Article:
Perhaps we wouldn't struggle with it if Purcell's music wasn't so great. The music, some 2 hours of it, forms a substantial item in its own right but does not quite make a satisfying whole, consisting as it does of a series of disjoint masques with linking numbers. Benjamin Britten attempted to solve the problem by re-ordering and re-shaping the music, but this sort of interventionist approach dropped out of fashion with the period performance movement. Now Philip Pickett and the New London Consort have had another go. At the Queen Elizabeth Hall on Friday they performed The Fairy Queen in a production by the Mexican director Mauricio Garcia Lozano.
Pickett has re-ordered Purcell's music to create a more satisfying and coherent whole. And Lozano has applied a new plot to this. The results could have been rather precious. 9 singers and 5 circus artist come together and travel to Arcadia, after a degree of social and erotic interaction they pair off happily. It is debatable whether Pickett's new ordering of the music is any more satisfactory than before, but I hold no torch for performing the piece exactly as originally; so that if it worked for the New London Consort, then fine.
The programme included detailed back story for all the characters, who were modern day archetypes (the shop girl, the career girl etc.). But frankly, we could just as well have been watching a group of people undergoing some sort of new-age group therapy. The sheer preciousness of the concept could have been annoying, but Pickett and his cast performed Purcell's music with such conviction and with some style, that little else mattered.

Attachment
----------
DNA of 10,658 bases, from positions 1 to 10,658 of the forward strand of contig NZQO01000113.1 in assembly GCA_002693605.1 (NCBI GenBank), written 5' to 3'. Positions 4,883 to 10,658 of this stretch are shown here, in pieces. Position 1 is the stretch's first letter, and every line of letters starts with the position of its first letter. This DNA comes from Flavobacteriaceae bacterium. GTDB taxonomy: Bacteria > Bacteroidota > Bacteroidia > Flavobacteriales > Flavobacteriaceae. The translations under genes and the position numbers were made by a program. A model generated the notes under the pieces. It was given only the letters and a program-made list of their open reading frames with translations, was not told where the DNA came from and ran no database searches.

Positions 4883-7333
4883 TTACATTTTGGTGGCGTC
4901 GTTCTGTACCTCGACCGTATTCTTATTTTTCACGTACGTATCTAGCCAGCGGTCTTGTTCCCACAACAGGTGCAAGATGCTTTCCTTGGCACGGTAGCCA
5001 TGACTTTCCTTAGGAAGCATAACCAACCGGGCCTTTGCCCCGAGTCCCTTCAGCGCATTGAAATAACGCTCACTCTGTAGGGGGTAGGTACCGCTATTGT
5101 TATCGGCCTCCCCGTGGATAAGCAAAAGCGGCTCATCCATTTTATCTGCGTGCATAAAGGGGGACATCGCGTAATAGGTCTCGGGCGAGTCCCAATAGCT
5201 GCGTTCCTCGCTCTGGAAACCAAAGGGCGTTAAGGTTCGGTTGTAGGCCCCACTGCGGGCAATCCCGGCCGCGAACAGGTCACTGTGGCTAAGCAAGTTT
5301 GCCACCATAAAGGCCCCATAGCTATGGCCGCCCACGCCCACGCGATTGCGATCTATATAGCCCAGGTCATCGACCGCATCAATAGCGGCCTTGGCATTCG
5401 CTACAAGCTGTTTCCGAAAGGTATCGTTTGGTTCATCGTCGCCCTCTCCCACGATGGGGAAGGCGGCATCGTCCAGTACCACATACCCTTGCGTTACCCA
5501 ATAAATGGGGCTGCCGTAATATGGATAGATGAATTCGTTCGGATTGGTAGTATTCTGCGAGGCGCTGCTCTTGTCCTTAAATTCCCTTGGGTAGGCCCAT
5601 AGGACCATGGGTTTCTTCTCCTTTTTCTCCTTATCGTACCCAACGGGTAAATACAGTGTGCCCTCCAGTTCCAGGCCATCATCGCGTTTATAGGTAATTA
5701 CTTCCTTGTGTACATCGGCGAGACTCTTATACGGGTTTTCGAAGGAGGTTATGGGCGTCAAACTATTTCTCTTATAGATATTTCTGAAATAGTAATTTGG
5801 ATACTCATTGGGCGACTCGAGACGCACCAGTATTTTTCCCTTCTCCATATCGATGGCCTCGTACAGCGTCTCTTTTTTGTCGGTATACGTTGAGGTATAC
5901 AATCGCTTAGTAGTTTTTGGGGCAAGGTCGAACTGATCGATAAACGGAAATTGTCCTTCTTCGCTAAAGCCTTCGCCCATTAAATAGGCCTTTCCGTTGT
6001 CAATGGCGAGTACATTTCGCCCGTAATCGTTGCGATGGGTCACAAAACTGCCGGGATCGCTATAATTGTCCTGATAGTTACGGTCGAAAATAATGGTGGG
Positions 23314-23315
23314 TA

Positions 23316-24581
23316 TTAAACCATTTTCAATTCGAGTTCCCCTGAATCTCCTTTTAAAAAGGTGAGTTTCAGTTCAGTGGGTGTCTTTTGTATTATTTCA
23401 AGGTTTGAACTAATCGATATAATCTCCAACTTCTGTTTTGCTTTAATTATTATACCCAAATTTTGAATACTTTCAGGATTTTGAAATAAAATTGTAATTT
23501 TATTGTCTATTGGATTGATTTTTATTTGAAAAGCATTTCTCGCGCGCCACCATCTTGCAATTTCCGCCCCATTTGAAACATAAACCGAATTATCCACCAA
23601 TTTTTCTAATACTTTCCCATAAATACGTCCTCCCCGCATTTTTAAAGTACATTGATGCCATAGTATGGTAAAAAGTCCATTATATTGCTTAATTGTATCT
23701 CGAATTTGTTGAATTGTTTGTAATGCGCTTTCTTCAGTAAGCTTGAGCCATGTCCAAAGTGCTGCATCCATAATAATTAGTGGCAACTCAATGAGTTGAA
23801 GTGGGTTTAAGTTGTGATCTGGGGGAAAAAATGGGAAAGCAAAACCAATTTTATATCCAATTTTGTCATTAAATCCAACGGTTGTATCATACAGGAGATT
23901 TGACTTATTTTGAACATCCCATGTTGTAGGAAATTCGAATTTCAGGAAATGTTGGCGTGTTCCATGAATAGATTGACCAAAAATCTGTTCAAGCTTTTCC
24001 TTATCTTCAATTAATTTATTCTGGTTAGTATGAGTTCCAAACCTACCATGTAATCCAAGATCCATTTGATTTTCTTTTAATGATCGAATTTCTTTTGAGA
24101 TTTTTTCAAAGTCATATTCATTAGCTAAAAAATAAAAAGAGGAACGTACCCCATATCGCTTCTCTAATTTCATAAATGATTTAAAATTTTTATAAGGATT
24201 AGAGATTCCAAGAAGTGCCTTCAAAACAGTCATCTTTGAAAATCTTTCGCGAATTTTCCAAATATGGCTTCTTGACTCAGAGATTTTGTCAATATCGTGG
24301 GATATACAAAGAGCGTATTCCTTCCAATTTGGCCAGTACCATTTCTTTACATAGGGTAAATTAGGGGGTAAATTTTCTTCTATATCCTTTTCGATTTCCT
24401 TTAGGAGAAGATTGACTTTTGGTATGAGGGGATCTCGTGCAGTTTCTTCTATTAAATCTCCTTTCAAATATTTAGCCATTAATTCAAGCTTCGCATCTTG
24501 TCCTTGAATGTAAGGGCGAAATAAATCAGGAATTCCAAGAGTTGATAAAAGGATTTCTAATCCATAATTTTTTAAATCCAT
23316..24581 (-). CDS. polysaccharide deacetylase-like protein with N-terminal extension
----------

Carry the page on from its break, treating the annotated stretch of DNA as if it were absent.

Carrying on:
Lozano's production utilised suitcases to provide structure and context on stage (there was no set as such). Within this there were some striking moments and some supremely beautiful ones. Ed Lyon's beautiful account of If Love's a sweet passion was followed by I press her hand gently sung by a small group of singers sitting casually at the back of the stage. Simple, but somehow moving.
The main roles were sung by Joanne Lunn, Ed Lyon and Michael George, supported by Dana Marbach, Faye Newton, Christopher Robson, Tim Travers-Brown, Joseph Cornwell and Simon Grant.
Lunn gave a stand out performance, with Juno, Night and the Plaint; this latter performed almost as a piece of catharsis after therapy, which luckily did the piece no harm. Lyon was Autumn and the Chinese Man, bringing what is quite a strong and vibrant voice to bear in a stylish way. Veteran Bass Michael George was of course the drunken Pot, Sleep, Winter and Hymen. George's voice is perhaps not as resonant as it was once but he retains a sense of style in this music, a good range and a strong stage presence.